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5 of 6 people found the following review helpful By Eric J. Anderson on May 4, 2008
Format: Paperback Verified Purchase
This book is a "memoir of reluctant chastity." More than that it is a spiritual journey. It is about a woman trying to find God's purpose in her life and develop a working relationship and peace with Him. One of her major obstacles was life's refusal to conform to the romantic script she had written in her fantasies -- find a suitable Christian knight in shining armor as her soulmate in college, get married, have a brood of kids. As the old Yiddish proverb goes, "We plan, God laughs."

When the perfect man doesn't materialize on schedule, Anna Broadway tries various methods of searching out and piquing interest from the opposite sex, some of them merely ineffective, some disastrous, some embarrassing.

The book is probably easiest to read in the beginning, as she reveals her upbringing and personality, her early romantic experiences or lack of same, her obsession with love and romance and sexuality, her conflict between what she expects from God and what He actually delivers.

I found the middle part of the book a little confusing, with too many characters (identified by aliases the author has given them) drawn with sketchy details. It is long on descriptions of feelings and impressions of events that occur -- as it were -- off the stage, and it is short on full conversations and exposition of scenes that would put a reader in the middle of the action. Another reviewer of Sexless in the City wrote that the author should "show, not tell." This is probably the biggest barrier to getting the point across to the reader. This reticence to fully reveal such scenes might have been done to lessen exposure of other people in her narrative. (?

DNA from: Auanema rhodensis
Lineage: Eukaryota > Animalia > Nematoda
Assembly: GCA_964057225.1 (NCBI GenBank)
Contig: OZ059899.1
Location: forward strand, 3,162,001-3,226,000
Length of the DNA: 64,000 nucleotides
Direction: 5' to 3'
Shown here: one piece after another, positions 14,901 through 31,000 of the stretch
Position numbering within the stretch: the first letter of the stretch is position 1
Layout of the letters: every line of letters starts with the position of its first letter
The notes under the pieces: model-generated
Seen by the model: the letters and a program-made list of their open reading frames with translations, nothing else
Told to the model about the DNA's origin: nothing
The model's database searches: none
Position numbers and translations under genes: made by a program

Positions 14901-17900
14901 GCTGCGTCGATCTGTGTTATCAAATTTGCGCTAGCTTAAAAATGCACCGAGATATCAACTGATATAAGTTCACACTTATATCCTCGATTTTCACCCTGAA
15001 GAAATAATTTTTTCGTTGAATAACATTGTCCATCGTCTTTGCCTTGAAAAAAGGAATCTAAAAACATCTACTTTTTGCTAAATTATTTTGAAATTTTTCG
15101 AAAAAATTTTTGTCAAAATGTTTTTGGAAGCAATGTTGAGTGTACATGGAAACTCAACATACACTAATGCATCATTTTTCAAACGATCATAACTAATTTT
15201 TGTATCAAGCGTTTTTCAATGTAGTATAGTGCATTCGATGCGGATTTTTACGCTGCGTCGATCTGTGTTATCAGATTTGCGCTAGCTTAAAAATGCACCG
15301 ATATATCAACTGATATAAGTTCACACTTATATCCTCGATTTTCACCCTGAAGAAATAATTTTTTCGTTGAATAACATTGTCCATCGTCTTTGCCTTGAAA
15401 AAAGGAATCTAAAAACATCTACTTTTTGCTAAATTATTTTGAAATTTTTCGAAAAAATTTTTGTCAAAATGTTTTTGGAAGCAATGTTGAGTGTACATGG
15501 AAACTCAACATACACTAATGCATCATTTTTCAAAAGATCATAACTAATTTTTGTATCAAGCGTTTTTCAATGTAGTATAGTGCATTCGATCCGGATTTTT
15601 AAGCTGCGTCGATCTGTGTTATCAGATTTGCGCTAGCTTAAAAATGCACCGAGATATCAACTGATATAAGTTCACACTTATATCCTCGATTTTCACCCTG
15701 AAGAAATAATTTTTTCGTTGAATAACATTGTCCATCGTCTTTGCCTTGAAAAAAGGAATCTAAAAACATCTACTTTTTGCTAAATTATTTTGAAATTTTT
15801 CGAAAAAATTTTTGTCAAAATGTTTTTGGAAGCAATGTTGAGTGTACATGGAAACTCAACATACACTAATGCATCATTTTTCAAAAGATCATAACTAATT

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5 of 6 people found the following review helpful By E. Reyes on May 5, 2008
Format: Paperback
With a distinct voice, Anna vulnerably divulges the intimate confessions and struggles of a Christian woman not always confident of comfortable in her faith or self. Anna is bold in her integrity to remain abstinent before marriage and similarly bold to be open about it to a public that lost belief in such mythical creatures as 29 year old virgins. But despite this public confession of counter-cultural sexuality, I don't believe this is the true struggle in the book, rather, it is Anna's search for community like she knew as a child in a family of six - surrounded by accountability and support. In an ideal world, the Christian Church is supposed to fill this gap - but Anna admits that the Church often fails to fill this need. Nonetheless she maintains loyalty to Christ, His broken people, and perhaps most shockingly - His high expectations for His people. This is her true and rare triumph.

Three other reading experiences come to mind after finishing Sexless - Nick Hornby's High Fidelity, Anne Lammott in general, and Blue Like Jazz. If anything strikes a chord with you in these three, Sexless is worth exploring for its search for community, vulnerable honesty about one's own failings and faith, and her willingness to admit the imperfections in the Church without giving up her commitment to it altogether.
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2 of 2 people found the following review helpful By Danielle G. on July 24, 2008
Format: Paperback
After having read many Christian books on sexuality that rely solely on the "true love waits" mantra, I found this book to be very refreshing. Broadway uses her experiences to show the fallacy behind the American myth that true love and marriage will solve every problem in life. She dispels this myth and shows that only the love from God can ever truly satisfy our huge need for love. She also does not shy away from discussing her own desires and I truly appreciated that.